Authors: , ,


A tissue tonometer was used to assess peripheral lymphedema in patients with filariasis in a Bancroftian endemic community. Matched populations of 34 patients with Grade II and 29 patients with Grade III unilateral lower limb edema and 26 healthy subjects were assessed for leg tissue compressibility and circumference. Tonometry was performed at three fixed points on the leg using three weight levels (70, 140, and 210 gms). The mean value of compressibility for each weight level and points measured in the edematous leg were significantly less compared with the contralateral non-edematous leg in the filarial patients and the legs of healthy subjects. Patients with Grade III lymphedema were more resistant to compression than Grade II patients throughout the leg but especially at the foot. The least mean square analyses of circumference and compressibility differential values of edematous compared with non-edematous legs revealed a positive correlation at the foot in Grade II and the proximal and distal parts of Grade III lymphedema; moreover, the slopes were significantly different from zero. These findings support progressive tissue changes of edema and fibrosis first in the foot and later in the more proximal portions of the leg which correspond to progressive volume expansion with protein-rich fluid. Tissue tonometry appears to be a sensitive measure for assessing progression of both edema and fibroplasia in patients with peripheral lymphedema associated with filariasis, and, therefore, may be a useful tool to measure the efficacy of drugs commonly used to treat this condition.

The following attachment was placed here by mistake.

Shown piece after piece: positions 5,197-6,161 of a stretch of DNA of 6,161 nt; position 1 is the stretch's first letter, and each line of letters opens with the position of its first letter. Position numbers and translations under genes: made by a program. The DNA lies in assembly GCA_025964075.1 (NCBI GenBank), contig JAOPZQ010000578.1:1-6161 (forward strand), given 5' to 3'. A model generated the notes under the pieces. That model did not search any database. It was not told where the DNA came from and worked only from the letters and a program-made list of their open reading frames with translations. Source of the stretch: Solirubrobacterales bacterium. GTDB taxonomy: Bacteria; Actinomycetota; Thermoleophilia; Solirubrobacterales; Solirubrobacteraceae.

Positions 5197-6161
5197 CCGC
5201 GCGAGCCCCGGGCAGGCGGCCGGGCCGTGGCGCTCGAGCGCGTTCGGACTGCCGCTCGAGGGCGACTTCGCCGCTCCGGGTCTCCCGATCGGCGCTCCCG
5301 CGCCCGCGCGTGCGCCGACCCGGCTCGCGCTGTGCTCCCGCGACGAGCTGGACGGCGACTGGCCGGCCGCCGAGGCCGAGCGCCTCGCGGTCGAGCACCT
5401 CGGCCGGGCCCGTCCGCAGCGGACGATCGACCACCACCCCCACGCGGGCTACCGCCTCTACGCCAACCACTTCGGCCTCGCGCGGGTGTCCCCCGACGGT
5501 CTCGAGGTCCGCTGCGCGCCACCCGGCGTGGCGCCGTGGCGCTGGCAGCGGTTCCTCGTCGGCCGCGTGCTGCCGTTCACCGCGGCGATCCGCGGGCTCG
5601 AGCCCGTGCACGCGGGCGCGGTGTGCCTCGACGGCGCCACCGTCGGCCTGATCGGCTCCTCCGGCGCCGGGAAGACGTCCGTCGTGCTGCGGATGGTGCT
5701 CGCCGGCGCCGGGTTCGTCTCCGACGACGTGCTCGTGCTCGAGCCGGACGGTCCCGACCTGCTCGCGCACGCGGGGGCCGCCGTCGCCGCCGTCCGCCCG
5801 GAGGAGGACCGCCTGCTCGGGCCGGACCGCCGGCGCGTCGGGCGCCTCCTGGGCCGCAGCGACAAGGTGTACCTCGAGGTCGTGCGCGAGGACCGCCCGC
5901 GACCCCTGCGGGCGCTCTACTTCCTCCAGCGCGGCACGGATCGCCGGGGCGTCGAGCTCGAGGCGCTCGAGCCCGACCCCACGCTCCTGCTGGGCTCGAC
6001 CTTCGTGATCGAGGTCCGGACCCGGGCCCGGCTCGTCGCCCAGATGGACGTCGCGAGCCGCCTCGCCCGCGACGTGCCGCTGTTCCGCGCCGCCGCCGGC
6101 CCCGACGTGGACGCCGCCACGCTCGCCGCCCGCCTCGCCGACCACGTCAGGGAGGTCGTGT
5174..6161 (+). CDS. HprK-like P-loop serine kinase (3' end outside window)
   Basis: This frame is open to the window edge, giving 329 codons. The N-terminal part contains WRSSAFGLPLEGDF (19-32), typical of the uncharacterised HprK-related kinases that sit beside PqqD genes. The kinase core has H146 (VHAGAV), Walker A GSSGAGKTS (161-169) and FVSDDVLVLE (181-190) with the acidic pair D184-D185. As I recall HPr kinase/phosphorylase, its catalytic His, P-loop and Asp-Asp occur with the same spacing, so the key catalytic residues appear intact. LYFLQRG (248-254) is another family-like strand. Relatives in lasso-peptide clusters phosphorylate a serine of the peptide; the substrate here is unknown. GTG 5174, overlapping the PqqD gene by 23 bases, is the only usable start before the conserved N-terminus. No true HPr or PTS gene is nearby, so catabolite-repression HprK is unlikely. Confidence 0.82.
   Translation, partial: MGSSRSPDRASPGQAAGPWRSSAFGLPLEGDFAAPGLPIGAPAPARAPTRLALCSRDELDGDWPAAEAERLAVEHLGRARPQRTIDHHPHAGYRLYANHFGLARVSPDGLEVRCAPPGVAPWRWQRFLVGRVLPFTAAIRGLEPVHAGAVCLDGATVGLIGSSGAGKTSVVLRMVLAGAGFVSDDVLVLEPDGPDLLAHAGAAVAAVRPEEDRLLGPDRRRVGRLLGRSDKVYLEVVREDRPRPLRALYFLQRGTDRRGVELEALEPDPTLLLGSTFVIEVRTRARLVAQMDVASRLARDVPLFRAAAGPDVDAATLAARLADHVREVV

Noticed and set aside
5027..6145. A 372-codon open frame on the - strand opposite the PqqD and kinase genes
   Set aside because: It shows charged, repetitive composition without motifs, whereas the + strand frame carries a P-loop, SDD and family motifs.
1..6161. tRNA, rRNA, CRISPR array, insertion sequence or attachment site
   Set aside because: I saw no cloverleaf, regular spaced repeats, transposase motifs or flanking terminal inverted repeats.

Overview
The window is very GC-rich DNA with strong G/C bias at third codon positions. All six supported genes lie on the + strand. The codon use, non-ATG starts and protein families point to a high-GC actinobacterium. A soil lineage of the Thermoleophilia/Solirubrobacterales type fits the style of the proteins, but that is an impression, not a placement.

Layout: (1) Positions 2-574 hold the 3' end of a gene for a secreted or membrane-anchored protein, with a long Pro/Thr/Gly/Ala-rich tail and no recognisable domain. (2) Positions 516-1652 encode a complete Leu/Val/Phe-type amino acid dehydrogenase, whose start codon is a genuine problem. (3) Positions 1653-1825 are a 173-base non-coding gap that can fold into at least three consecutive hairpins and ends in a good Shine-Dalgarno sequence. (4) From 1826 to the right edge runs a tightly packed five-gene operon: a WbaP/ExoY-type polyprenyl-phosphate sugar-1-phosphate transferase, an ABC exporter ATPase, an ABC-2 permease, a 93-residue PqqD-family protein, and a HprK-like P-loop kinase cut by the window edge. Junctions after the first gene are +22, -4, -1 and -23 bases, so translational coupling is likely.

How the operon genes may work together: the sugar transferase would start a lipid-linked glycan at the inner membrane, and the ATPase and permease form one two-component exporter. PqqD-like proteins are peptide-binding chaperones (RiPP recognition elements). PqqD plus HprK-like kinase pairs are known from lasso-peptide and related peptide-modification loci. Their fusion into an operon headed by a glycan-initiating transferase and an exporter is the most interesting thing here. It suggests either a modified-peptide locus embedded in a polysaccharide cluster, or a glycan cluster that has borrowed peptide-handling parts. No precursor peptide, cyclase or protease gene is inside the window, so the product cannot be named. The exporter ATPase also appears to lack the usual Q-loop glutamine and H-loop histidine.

How to Cite: Kar, S. , Kar, P. & Mania, J. (1992) “TISSUE TONOMETRY: A USEFUL TOOL FOR ASSESSING FILARIAL LYMPHEDEMA”, Lymphology. 25(2).